NEW YORK (THR) -- Director Gela Babluani will remake his Sundance grand jury prize-winning thriller "13 (Tzameti)" in English for the Morabito Picture Co.
The production outfit, formed recently by producer and financier Valerio Morabito, nabbed all English-language remake rights to the French film, which will receive a domestic platform release in the fall by Palm Pictures.
"13 (Tzameti)" won the world cinema grand jury prize for best dramatic feature at January's Sundance Film Festival and the De Laurentiis Award for best first film at September's Venice International Film Festival.
The psychological thriller follows a naive young man who stumbles across instructions meant to be used by a dead gangster. His curiosity leads him to a clandestine world where men gamble behind closed doors with the lives of other men.
"Gela's original film is amazing," Morabito said. "He has a natural ability as a storyteller, and someone of his talent is a rare find. We are privileged to have acquired the rights along with his services to direct the film."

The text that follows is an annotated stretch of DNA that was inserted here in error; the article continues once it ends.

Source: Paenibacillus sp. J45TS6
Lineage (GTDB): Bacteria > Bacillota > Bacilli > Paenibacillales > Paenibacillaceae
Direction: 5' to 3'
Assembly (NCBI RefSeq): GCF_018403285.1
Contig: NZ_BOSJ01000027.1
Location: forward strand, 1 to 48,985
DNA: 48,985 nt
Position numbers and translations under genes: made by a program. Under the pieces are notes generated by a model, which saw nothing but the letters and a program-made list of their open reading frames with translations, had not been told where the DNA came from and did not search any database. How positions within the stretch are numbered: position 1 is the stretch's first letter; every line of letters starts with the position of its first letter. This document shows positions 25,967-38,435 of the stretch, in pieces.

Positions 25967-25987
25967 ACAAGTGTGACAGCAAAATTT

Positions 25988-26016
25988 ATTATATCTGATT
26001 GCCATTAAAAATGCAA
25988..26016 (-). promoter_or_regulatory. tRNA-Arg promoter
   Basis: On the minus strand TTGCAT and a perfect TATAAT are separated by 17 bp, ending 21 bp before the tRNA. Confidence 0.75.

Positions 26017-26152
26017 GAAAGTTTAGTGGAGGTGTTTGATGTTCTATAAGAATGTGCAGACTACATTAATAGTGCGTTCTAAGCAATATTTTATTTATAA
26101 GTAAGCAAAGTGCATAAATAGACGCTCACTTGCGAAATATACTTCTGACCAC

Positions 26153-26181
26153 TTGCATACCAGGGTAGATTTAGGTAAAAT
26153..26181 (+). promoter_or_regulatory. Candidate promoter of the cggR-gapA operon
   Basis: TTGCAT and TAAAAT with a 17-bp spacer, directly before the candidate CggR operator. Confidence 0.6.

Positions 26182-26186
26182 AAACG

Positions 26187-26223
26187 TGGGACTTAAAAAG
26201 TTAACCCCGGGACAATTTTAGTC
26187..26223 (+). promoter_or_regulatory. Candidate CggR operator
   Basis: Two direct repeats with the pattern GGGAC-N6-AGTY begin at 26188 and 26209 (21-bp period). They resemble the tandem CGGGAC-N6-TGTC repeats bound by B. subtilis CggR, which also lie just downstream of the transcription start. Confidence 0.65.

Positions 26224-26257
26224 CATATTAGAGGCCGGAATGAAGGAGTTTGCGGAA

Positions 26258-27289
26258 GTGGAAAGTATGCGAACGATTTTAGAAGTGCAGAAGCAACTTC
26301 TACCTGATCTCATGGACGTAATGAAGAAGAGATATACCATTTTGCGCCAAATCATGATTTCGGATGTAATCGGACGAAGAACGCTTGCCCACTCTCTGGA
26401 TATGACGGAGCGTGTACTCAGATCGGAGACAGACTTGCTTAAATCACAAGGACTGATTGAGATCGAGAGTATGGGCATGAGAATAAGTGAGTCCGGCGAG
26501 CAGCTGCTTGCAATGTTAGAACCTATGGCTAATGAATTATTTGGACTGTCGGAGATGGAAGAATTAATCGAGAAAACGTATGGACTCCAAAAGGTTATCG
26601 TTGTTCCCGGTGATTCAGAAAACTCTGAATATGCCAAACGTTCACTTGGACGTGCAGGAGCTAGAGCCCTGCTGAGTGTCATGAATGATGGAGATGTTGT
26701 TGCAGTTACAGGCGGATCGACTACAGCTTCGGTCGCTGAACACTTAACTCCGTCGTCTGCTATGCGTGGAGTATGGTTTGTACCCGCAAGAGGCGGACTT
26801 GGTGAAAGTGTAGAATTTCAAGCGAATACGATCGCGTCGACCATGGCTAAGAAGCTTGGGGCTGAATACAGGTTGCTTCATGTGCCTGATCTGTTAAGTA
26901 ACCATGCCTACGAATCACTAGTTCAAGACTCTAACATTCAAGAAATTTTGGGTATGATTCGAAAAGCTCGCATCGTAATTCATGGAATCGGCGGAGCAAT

"Gela had 36 offers for the remake, but once I saw 'Tzameti' I knew we couldn't live without doing it," said producer Simon O'Leary, MPC's head of production. "We are thrilled to be working with Gela and re-creating one of most original thrillers since 'Memento.' "
O'Leary is meeting with writers to adapt and add plot elements to the original. MPC plans to begin filming early next year in the Northeast.
After producing 2003's "Kiss Me First" and television series for RAI in Italy, Morabito formed MPC with O'Leary last summer and opened its New York office in February. The company's first film is Mexican director Rigoberto Castaneda's psychological thriller "Blackout," which revolves around three people trapped in an elevator. "Blackout" is slated for principal photography in the summer, one of two to three English-language films MPC plans to produce annually.
O'Leary handled the negotiations with Babluani and his attorney Hubert Calliard. MPC is represented by Sloss Law and Endeavor Independent.
Gregg Goldstein writes for The Hollywood Reporter.
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